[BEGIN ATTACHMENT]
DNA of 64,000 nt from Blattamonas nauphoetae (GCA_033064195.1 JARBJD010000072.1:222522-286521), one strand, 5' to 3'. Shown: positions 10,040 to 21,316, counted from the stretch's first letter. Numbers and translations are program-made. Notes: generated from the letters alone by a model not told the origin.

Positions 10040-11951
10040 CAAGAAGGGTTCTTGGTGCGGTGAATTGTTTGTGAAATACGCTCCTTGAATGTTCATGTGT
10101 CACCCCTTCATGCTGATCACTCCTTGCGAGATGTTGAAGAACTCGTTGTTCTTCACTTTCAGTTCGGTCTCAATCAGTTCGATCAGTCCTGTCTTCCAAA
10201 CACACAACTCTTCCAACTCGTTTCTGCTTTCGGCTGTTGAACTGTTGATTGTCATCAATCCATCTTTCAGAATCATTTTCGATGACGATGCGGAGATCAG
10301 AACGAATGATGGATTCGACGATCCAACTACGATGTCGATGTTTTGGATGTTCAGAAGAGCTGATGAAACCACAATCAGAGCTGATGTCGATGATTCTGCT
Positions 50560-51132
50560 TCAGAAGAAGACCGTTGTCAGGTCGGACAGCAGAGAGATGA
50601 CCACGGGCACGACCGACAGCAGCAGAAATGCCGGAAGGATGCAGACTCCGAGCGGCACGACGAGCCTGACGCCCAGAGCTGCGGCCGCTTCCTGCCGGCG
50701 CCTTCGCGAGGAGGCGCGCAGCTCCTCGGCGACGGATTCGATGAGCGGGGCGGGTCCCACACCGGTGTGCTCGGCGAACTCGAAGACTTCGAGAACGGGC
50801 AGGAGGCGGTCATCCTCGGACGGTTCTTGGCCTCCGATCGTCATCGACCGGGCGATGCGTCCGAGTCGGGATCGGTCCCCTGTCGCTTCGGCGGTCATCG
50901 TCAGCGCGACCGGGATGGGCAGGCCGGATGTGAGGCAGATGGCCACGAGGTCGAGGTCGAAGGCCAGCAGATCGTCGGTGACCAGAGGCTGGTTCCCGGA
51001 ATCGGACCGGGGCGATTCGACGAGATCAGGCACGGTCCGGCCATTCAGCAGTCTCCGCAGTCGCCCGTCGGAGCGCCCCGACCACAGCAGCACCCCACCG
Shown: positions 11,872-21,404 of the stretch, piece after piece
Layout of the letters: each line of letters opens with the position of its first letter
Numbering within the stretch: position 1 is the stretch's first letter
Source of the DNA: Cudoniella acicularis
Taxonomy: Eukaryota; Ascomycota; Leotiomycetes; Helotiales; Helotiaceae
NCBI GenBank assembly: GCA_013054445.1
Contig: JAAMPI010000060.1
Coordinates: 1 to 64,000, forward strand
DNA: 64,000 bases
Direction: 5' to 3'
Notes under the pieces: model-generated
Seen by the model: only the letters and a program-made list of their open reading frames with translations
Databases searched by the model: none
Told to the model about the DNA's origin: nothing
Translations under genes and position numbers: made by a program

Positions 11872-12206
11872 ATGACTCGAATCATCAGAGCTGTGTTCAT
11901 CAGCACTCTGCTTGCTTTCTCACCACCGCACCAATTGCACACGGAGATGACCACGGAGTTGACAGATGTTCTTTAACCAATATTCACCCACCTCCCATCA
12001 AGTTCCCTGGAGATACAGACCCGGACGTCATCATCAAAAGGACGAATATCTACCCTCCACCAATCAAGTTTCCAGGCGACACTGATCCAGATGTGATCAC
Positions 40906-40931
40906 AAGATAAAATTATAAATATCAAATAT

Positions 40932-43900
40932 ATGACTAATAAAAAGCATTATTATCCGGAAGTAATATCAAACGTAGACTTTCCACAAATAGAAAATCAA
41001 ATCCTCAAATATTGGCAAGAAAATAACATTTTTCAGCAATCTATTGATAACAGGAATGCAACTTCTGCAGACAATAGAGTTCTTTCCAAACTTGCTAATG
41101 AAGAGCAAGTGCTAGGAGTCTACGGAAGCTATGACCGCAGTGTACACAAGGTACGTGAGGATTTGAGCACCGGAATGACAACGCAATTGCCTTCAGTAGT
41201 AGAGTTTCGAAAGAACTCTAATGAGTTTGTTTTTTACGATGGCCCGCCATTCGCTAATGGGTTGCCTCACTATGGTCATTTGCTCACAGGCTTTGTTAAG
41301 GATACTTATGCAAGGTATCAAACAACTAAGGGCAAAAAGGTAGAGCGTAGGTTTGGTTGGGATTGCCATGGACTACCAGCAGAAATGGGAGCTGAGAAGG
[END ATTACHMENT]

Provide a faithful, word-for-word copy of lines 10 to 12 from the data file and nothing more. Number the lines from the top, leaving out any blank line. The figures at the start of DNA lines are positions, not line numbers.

50701 CCTTCGCGAGGAGGCGCGCAGCTCCTCGGCGACGGATTCGATGAGCGGGGCGGGTCCCACACCGGTGTGCTCGGCGAACTCGAAGACTTCGAGAACGGGC
50801 AGGAGGCGGTCATCCTCGGACGGTTCTTGGCCTCCGATCGTCATCGACCGGGCGATGCGTCCGAGTCGGGATCGGTCCCCTGTCGCTTCGGCGGTCATCG
50901 TCAGCGCGACCGGGATGGGCAGGCCGGATGTGAGGCAGATGGCCACGAGGTCGAGGTCGAAGGCCAGCAGATCGTCGGTGACCAGAGGCTGGTTCCCGGA